15   By the 1850s the number of schools, attendance figures, and school budgets had all increased sharply   School reformers enjoyed their greatest success in the Northeast and the least in the South   Southern planters opposed paying taxes to educate poorer white children   Educational opportunities for women also expanded   In 1833 Oberlin College in Ohio became the first coeducational college.   Four years later the first all-female college was founded — Mount Holyoke, Massachusetts   By the 1850s the number of schools, attendance figures, and school budgets had all increased sharply   School reformers enjoyed their greatest success in the Northeast and the least in the South   Southern planters opposed paying taxes to educate poorer white children   Educational opportunities for women also expanded   In 1833 Oberlin College in Ohio became the first coeducational college.   Four years later the first all-female college was founded — Mount Holyoke, Massachusetts Educational Reform

16 Women Educators   Troy, NY Female Seminary   curriculum: math, physics, history, geography.   train female teachers Emma Willard ( ) Mary Lyons ( )   1837  she established Mt. Holyoke [So. Hadley, MA] as the first college for women.

17 The Asylum Movement (orphanages, jails, hospitals) Asylums isolated and separated the criminal, the insane, the ill, and the dependent from outside society “Rehabilitation” –The goal of care in asylums, which had focused on confinement, shifted to the reform of personal character Asylums isolated and separated the criminal, the insane, the ill, and the dependent from outside society “Rehabilitation” –The goal of care in asylums, which had focused on confinement, shifted to the reform of personal character

18 The Asylum Movement Dorothea DixDorothea Dix, a Boston schoolteacher, took the lead in advocating state supported asylums for the mentally ill She attracted much attention to the movement by her report detailing the horrors to which the mentally ill were subjected –being chained, kept in cages and closets, and beaten with rods In response to her efforts, 28 states maintained mental institutions by 1860 Dorothea DixDorothea Dix, a Boston schoolteacher, took the lead in advocating state supported asylums for the mentally ill She attracted much attention to the movement by her report detailing the horrors to which the mentally ill were subjected –being chained, kept in cages and closets, and beaten with rods In response to her efforts, 28 states maintained mental institutions by 1860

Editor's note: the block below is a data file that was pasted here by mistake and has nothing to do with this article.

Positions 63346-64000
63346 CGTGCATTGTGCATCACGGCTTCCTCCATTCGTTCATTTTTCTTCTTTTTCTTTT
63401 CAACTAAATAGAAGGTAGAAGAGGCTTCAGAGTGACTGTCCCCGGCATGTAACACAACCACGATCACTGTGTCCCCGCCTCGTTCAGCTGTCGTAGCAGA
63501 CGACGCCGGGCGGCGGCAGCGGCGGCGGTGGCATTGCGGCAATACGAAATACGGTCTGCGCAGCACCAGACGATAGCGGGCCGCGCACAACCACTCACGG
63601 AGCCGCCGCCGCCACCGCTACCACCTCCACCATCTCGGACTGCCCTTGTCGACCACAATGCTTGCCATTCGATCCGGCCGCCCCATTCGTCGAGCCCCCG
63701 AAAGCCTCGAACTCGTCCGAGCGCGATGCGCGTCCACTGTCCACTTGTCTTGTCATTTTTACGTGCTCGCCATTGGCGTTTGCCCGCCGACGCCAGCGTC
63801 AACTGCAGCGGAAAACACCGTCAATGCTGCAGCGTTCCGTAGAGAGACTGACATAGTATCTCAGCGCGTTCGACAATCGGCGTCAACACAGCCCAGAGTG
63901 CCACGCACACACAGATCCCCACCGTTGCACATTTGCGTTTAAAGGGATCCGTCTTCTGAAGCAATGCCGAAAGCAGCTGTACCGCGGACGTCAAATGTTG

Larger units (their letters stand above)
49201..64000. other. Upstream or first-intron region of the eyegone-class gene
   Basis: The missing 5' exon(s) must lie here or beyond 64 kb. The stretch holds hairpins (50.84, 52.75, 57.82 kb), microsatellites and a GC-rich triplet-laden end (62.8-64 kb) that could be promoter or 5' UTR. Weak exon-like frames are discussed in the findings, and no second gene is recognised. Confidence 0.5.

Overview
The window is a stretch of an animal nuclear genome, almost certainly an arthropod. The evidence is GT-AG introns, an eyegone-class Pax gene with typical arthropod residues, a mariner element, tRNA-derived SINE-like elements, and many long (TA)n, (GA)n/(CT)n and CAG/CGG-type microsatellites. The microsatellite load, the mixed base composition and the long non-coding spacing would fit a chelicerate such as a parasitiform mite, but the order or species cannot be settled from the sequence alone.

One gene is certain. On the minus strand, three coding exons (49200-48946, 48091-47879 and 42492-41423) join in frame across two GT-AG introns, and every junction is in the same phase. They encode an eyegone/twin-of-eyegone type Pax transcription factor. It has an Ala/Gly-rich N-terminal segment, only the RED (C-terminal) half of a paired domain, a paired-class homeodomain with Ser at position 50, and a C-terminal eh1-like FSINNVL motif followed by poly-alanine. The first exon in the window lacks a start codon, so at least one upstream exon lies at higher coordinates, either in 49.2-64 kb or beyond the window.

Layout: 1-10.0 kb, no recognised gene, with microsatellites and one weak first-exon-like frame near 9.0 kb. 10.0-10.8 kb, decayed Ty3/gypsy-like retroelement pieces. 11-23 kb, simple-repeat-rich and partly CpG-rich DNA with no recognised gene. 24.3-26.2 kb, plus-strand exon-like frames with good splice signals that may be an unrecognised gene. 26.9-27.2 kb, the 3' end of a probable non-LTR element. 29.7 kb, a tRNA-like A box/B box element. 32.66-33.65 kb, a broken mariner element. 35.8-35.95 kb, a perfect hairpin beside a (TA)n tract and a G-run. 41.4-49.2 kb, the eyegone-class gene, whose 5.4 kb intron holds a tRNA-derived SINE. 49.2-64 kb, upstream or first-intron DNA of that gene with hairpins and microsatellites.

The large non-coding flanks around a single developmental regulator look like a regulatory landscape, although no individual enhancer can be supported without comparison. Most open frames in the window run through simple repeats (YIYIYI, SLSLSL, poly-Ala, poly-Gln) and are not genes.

19 Asylums and Prison Reform Dorothea Dix also discovered that people were placed in prisons for debt, people were subjected to cruel punishment and children were not treated any different than adults She is responsible for helping eliminate sentencing for debt, ending cruel punishment and getting states to establish juvenile court systems She argues that people can change if they are placed in proper environments and given an education

20 Early 19 th Century Women 1. 1.Unable to vote 2. 2.Legal status of a minor 3. 3.Single  could own her own property 4. 4.Married  no control over her property or her children 5. 5.Could not initiate divorce 6. 6.Couldn’t make wills, sign a contract, or bring suit in court without her husband’s permission 1. 1.Unable to vote 2. 2.Legal status of a minor 3. 3.Single  could own her own property 4. 4.Married  no control over her property or her children 5. 5.Could not initiate divorce 6. 6.Couldn’t make wills, sign a contract, or bring suit in court without her husband’s permission

21 “Separate Spheres” Concept Republican Motherhood evolved into the “Cult of Domesticity” e e A woman’s “sphere” was in the home (it was a refuge from the cruel world outside). e e Her role was to “civilize” her husband and family. e e An 1830s MA minister: The power of woman is her dependence. A woman who gives up that dependence on man to become a reformer yields the power God has given her for her protection, and her character becomes unnatural!

22 Cult of Domesticity = Slavery The 2 nd Great Awakening inspired women to improve society. Angelina GrimkéSarah Grimké   Southern Abolitionists Lucy Stone   American Women’s Suffrage Association   edited Woman’s Journal

23 When abolitionists divided over the issue of female participation, women found it easy to identify with the situation of the slaves 1848: Feminist reform led to Seneca Falls Convention Significance: launched modern women’s rights movement Established the arguments and the program for the women’s rights movement for the remainder of the century When abolitionists divided over the issue of female participation, women found it easy to identify with the situation of the slaves 1848: Feminist reform led to Seneca Falls Convention Significance: launched modern women’s rights movement Established the arguments and the program for the women’s rights movement for the remainder of the century Women’s Rights Movement